Musical anhedonia, or not everyone loves music
The sides of both unmanned spacecraft with the same name “Voyager” (eng. Voyager), launched in 1977, are attached identical round aluminum boxes with gold-plated disks, on which images are applied. The purpose of the Voyager mission is to present us to possible aliens and show the diversity of living beings and the culture of planet Earth.
“The spacecraft will turn on the phonogram if it encounters advanced civilizations in interstellar space. The moment of reproduction of this “bottle” in the cosmic ocean will become a very exciting and encouraging message about life on our planet, ”Karl Sagan was sure.
A special commission led by Sagan chose the contents of an audio CD for NASA. Karl and his team collected 115 images and a number of sounds, including: the sound of the surf and wind, thunder, birds singing, whales crying, people’s steps and laughter, greeting in 55 different languages, and also known as the universal communication tool – music. The Voyager Gold Record contains works by Bach (performed by Glenn Guld), Mozart, Beethoven, Stravinsky, Azerbaijani folk music, Blind Willie Johnson, Chuck Berry and many others.
Music is not only a universal language, but is also considered one of the most enjoyable stimuli known to man. The existence of music has been documented from prehistoric times in all cultures and on all continents. Nevertheless, recent studies prove that such a pleasure is not as universal as it seemed. And there are a lot of people who sound disgusted with the sounds of music: they do not have a favorite performer, and while listening to the radio, they will not stop in life on the wave where music plays. The psychological state, during which the enjoyment of music is impossible, recent studies have actually identified as “musical anhedonia.” For people prone to this state, music is something akin to boredom – this is at best. Or something annoying and distracting, so that they never feel any positive feelings while listening to music.
Professor José Marco Palares of the University of Barcelona is one of those who worked on the project on anhedonia. For him, identifying people suffering from this disorder is important as an understanding of the neural basis for music, as well as for understanding how the combination of notes is interpreted into emotions in the human mind.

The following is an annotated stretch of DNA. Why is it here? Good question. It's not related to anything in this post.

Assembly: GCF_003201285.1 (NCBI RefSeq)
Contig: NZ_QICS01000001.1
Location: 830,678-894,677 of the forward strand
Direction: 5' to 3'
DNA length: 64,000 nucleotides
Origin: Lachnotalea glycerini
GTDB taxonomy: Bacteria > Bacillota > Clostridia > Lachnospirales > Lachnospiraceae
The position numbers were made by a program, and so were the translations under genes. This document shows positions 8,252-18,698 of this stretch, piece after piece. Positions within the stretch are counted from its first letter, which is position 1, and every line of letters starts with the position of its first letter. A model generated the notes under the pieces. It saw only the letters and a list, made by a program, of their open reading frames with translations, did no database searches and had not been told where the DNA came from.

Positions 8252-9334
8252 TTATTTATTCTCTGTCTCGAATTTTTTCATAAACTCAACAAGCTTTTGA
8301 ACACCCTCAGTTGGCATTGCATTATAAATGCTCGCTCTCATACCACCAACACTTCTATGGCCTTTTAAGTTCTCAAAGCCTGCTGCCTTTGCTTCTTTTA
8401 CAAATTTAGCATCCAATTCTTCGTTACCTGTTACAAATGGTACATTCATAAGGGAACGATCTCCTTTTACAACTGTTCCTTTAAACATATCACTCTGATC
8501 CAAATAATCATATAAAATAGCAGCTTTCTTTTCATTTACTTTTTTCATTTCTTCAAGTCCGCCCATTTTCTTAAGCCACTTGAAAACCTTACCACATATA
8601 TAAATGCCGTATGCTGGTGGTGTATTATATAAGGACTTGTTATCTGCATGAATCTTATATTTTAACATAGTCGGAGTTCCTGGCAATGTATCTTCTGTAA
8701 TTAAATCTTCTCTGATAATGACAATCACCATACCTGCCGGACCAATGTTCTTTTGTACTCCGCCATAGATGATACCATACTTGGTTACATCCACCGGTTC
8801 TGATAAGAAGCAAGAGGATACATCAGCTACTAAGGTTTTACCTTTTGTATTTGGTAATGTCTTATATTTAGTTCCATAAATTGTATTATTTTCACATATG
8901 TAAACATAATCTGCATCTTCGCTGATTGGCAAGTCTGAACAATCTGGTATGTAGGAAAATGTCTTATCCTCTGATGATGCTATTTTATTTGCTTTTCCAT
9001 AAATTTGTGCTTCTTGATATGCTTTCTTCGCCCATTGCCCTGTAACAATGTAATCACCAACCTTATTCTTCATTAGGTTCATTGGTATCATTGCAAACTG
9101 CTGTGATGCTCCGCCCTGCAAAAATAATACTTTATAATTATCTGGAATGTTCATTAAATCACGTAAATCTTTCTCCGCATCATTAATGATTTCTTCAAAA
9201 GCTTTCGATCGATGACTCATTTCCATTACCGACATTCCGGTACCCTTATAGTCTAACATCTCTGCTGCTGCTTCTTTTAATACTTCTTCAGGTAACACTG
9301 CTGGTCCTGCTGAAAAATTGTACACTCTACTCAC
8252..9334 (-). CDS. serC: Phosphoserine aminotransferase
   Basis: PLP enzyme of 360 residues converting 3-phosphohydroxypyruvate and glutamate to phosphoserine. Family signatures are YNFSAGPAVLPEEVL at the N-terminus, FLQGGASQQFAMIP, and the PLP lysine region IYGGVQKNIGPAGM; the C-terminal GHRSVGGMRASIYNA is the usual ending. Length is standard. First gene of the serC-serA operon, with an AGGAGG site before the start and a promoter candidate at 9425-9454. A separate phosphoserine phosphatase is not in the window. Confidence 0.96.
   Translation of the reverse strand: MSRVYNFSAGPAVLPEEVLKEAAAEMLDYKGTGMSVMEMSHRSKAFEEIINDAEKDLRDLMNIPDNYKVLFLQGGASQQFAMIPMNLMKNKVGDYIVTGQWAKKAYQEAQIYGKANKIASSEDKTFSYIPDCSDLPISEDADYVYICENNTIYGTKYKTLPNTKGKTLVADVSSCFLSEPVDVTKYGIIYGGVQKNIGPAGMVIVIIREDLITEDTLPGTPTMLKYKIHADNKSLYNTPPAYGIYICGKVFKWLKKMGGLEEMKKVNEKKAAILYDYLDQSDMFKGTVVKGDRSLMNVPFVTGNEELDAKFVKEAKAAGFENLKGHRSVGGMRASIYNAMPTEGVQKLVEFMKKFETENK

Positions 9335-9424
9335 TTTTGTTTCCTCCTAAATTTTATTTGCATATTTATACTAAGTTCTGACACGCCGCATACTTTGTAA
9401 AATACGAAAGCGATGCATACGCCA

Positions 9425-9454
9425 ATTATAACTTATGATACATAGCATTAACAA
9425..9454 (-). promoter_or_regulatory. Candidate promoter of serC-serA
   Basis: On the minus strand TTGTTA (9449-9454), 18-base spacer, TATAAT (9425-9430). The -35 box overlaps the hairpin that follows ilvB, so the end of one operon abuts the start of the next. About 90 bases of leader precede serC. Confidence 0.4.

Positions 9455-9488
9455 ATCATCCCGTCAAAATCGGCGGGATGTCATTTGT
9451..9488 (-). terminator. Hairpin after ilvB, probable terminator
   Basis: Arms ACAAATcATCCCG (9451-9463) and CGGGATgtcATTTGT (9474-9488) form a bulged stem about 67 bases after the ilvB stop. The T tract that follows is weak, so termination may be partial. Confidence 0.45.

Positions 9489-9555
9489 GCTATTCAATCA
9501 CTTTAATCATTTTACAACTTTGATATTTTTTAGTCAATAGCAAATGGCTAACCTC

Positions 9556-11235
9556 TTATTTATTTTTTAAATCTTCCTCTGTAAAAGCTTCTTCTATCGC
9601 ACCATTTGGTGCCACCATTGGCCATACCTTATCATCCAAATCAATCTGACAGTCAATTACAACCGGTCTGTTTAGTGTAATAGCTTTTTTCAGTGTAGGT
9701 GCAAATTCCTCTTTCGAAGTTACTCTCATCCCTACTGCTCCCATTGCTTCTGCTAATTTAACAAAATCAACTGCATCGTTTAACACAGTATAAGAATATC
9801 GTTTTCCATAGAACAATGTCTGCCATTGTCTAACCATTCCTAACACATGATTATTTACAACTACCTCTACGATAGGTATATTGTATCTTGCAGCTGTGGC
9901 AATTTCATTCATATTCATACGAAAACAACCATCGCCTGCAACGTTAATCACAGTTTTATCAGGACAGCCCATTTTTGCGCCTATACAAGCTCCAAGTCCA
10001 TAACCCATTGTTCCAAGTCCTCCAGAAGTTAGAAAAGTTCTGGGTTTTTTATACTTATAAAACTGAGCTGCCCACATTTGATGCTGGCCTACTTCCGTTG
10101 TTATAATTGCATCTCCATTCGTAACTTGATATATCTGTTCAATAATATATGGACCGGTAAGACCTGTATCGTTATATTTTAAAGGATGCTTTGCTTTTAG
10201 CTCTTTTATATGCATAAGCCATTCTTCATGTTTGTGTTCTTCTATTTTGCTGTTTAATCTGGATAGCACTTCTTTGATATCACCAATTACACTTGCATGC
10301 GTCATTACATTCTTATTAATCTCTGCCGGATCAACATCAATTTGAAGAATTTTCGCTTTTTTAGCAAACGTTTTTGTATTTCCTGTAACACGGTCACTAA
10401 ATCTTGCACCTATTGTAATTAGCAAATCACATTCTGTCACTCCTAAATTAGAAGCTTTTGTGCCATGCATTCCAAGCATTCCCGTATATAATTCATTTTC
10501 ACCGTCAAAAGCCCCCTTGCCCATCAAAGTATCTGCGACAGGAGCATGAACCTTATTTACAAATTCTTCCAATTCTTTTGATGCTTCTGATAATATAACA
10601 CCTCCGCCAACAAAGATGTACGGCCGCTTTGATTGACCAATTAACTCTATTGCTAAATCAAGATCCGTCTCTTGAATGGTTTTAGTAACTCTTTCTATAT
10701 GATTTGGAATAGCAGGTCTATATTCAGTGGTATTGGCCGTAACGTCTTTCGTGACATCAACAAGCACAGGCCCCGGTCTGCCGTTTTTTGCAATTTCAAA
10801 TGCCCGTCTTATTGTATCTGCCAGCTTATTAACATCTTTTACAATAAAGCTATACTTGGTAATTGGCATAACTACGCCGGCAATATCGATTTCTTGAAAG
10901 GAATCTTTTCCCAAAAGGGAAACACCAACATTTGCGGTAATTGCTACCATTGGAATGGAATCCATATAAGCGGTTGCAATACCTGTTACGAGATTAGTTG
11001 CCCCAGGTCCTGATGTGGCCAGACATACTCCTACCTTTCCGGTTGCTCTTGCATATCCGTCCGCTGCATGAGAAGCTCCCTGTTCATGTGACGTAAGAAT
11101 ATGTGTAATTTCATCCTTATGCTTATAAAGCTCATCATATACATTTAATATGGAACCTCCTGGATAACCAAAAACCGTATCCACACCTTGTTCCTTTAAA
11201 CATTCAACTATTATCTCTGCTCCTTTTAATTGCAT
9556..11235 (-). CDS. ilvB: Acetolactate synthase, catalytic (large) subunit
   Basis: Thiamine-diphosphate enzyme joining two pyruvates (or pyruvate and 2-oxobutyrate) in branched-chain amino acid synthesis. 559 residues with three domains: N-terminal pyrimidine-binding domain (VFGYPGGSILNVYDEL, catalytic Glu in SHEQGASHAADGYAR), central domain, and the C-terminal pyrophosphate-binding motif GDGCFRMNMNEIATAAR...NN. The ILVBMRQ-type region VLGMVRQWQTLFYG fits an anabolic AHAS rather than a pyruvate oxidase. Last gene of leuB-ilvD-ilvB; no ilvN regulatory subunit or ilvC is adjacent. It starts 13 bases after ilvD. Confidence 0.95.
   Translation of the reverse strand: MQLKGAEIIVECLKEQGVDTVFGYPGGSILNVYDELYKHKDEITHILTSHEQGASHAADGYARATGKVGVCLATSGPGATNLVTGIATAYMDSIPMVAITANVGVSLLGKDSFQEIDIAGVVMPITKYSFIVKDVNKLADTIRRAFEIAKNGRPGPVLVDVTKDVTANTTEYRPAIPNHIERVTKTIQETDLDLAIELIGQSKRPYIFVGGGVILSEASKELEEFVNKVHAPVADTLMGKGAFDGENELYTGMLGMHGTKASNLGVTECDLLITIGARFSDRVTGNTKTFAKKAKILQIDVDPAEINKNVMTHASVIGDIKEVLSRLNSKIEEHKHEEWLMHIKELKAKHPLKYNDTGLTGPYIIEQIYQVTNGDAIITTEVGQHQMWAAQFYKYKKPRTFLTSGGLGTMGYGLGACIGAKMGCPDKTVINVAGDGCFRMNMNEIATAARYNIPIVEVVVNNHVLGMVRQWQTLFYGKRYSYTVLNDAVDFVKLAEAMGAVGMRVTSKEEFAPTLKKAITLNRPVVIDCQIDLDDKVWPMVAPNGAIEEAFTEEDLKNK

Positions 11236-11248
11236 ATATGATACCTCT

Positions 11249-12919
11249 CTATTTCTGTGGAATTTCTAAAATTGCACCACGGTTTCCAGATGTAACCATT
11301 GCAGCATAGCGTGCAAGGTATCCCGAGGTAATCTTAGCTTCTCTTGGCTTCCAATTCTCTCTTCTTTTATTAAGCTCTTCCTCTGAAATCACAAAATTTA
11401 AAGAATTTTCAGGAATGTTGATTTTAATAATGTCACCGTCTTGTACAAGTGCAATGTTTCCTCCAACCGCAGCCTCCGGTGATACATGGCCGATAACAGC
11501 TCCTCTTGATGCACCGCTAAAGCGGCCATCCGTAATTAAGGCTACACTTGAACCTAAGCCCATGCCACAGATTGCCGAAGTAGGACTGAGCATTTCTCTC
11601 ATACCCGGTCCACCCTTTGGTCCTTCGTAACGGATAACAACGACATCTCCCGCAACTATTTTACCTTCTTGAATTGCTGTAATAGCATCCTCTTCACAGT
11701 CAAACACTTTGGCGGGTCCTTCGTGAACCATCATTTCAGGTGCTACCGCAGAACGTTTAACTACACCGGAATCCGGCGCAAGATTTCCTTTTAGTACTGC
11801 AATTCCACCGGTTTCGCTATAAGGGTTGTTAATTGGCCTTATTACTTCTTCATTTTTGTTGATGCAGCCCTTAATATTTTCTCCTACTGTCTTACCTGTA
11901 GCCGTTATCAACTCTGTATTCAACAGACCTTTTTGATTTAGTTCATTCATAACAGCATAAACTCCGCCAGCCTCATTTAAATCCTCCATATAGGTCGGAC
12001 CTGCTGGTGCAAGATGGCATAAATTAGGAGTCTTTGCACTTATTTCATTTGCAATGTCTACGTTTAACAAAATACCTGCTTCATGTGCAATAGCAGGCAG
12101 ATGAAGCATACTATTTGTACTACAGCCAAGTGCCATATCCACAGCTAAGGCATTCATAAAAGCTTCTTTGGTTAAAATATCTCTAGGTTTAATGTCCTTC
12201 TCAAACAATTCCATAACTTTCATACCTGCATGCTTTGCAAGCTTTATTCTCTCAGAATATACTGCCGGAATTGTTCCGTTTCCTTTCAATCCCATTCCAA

Earlier studies have shown that most people have a genetic predisposition to perceive music, and popular songs and symphonies usually cause an emotional reaction. The effect of music on our behavior is dictated by the release of endorphins in the brain. These molecules are peptides produced by the nervous system and structurally similar to opiates. Endogenous opiates suppress the sensation of pain and create a feeling of euphoria and pleasure (like exogenous opioids found in heroin and morphine). In addition, naltrexone, an antagonist of opioid receptors, a drug aimed at treating alcohol and opiate addiction, causes reversible musical anhedonia, suppressing both positive and negative emotions. Endogenous opioids are crucial for experiencing both positive and negative emotions in music. Moreover, music causes pleasure like food, drugs and sex.
Researchers from Barcelona did a survey to find out exactly how different people relate to music. As a result of the survey, it became clear that both men and women, according to their statements, do not like music as much as other types of stimulants or emotional experiences. At first, the researchers decided that these people may have a disorder called “amusement” (loss of the ability to understand and play music), but then found out that everything is much more complicated. 30 volunteers were selected for the study and divided them into three groups of 10 people: the first ten said that she was enjoying listening to music, the other 10 said that the feeling was positive, but not intense – rather a moderate pleasure that fits into the standard music score . Another 10 people said that the music they were not particularly pleasant.
In the first part of the experiment, the volunteers had to listen to music and feel the pleasure they felt from the process. The music consisted of thirteen pieces selected by researchers and three more pieces selected by the volunteers themselves. The next task was to quickly answer the questions from the test. In previous experiments, we saw that both tasks stimulated the release of dopamine, which is an important part of the reward system. During the execution of these tasks, the researchers recorded some physiological reactions of the participants, such as heartbeat and sweating.
The group of Marco Palares found that people who do not particularly like the music did not show any physiological response to what they heard.